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Pet Life

5 questions to consider before rehoming a dog


Want to adopt a pet? Dog rehoming can be a wonderful and life-changing experience, but it’s important you do your research first. Here are our top 5 considerations as you embark on this remarkable journey.


1. What are the practicalities and is my lifestyle suitable for a dog?

If you’re at work all day, like to go out for long hours and weekends abroad, your lifestyle may not be suitable to having your own dog. It’s important to remember canines crave company and routine, and leaving a pack animal on its own for long periods wouldn’t be fair.

If you’re set on having a dog despite these circumstances, consider doggy day care, bringing your dog to work or asking trusted neighbours if someone would like to dog-sit. There are also websites where you can meet local dog-sitters who want to spend time with dogs for free. You may also consider small dogs for rehoming, as it may make travelling and day care easier.

2. Is adopting a dog difficult as a novice?

Remember that charities have experience from thousands of successful adoptions, and will have advice on which specific pet may be best suited to your lifestyle, and whether you are suited to owning a dog at this time.

If they don’t think you’re ready for dog ownership, you may even be rejected by the pet rehoming or animal shelter organisation you contacted. The pets in their care are behaviour-assessed and vet-checked before potential adopters get to see the pets.

As a novice, trust the experts and don’t be disheartened if they don’t think you’re a good fit at this time. Try to stay positive and if you’re new to pet care, try to get some experience with animals consider volunteering at a rescue centre to gain insight first.

3. What training will the dog require?

If you visit a rescue shelter, you will quickly realise each dog has its own unique story and needs. The shelter will be able to provide training and behaviour considerations for each dog that’s ready to go to its forever home. This will help you know what to expect when considering a specific dog.

While it can be a common misconception that all rescue dogs are aggressive, that’s simply not the case. What does ring true is that all dogs, regardless of their background, will need your devotion to help them settle into their new home with you.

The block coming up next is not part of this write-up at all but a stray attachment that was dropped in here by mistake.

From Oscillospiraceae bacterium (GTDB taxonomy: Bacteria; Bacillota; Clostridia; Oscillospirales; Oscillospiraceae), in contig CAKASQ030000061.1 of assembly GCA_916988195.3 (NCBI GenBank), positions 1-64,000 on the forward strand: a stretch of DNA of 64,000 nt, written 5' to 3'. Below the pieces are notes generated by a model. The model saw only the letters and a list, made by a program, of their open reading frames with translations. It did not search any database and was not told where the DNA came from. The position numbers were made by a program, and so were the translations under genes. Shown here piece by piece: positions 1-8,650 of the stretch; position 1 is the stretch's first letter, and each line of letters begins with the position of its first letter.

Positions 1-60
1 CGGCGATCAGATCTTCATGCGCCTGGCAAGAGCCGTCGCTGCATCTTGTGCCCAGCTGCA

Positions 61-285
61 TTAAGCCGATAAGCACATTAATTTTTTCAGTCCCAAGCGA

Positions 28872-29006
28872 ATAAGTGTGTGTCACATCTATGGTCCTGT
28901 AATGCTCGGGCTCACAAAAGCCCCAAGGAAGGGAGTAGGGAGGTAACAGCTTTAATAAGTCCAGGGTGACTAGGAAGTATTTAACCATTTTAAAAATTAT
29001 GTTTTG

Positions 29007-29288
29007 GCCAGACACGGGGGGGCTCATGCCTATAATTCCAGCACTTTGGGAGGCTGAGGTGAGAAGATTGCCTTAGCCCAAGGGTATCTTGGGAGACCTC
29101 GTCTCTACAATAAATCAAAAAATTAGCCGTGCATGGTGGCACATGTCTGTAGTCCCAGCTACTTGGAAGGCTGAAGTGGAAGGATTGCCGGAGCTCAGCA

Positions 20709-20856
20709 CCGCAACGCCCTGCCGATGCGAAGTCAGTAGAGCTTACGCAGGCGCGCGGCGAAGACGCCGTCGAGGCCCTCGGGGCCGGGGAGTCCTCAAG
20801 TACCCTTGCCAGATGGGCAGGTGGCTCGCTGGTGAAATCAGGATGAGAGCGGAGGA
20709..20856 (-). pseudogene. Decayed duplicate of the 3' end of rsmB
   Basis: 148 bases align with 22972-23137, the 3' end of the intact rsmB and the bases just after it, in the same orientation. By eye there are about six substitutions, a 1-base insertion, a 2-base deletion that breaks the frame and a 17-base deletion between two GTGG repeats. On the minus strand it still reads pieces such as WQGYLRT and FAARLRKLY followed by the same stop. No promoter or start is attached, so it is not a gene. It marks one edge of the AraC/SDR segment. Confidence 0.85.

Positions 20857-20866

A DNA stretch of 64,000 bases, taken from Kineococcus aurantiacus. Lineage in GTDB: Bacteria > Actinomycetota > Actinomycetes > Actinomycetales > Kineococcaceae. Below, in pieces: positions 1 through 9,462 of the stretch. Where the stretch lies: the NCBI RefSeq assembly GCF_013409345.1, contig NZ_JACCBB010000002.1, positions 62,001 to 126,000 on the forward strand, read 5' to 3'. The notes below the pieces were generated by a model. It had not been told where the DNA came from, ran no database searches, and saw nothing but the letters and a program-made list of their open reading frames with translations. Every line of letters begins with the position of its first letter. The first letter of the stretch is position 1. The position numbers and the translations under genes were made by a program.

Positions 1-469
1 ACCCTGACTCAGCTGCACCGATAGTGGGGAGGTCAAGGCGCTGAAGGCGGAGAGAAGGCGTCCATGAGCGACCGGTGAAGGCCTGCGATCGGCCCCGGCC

4. How traumatic is it for a dog to change owners?

Dogs are bred to be man’s best friend, so their attachment is very strong. Our Pet Census 2018 found that 41% of owners referred to their pet as their best friend, and 44% call their pet their ‘baby’.

Research has even shown that dogs dream about their owners. Being abandoned is hugely traumatic, but dogs learn to love again surprisingly quickly.

Dogs are naturally curious of new things, so within a week in a new home, you can expect the dog to take an interest in you, his soon-to-be new best friend.

5. What do you need to know before rehoming a dog with behavioural issues?

A good rehoming centre will have carried out a behavioural assessment of any dogs in their care. If a dog you are considering does have behavioural issues such as anxiety or aggressive tendencies, the shelter will be able to guide you on what support you should be able to offer the dog. If you’re a novice owner or someone who is out a lot, a dog with significant behavioural issues is probably best avoided.

If you do decide to choose a dog with anxious tendencies, remember that anxiety in dogs can come from different sources, and you need to work with a behaviourist or dog trainer to identify triggers. A major trigger for anxious dogs can often be when they are separated from their owner.

An anxious dog may try to follow you as you leave, scratch at doors, chew on doorframes, claw carpets or jump up at windows to try and find a way out. This could be combined with barking, whining and howling to try and persuade you to return.

Similarly, aggression in dogs can come from different sources, and you will also need to work with a behaviourist or dog trainer to identify triggers. It may be that a dog was trained to be aggressive and used as a guard dog, but it could also be food-guarding aggression or fear of people. It’s best not to let the dog off the lead outside until you are absolutely certain that it is safe to do so.

If you’ve decided you’re ready to take the next steps, why not visit our rehoming hub to search for a local shelter and find more useful tips.


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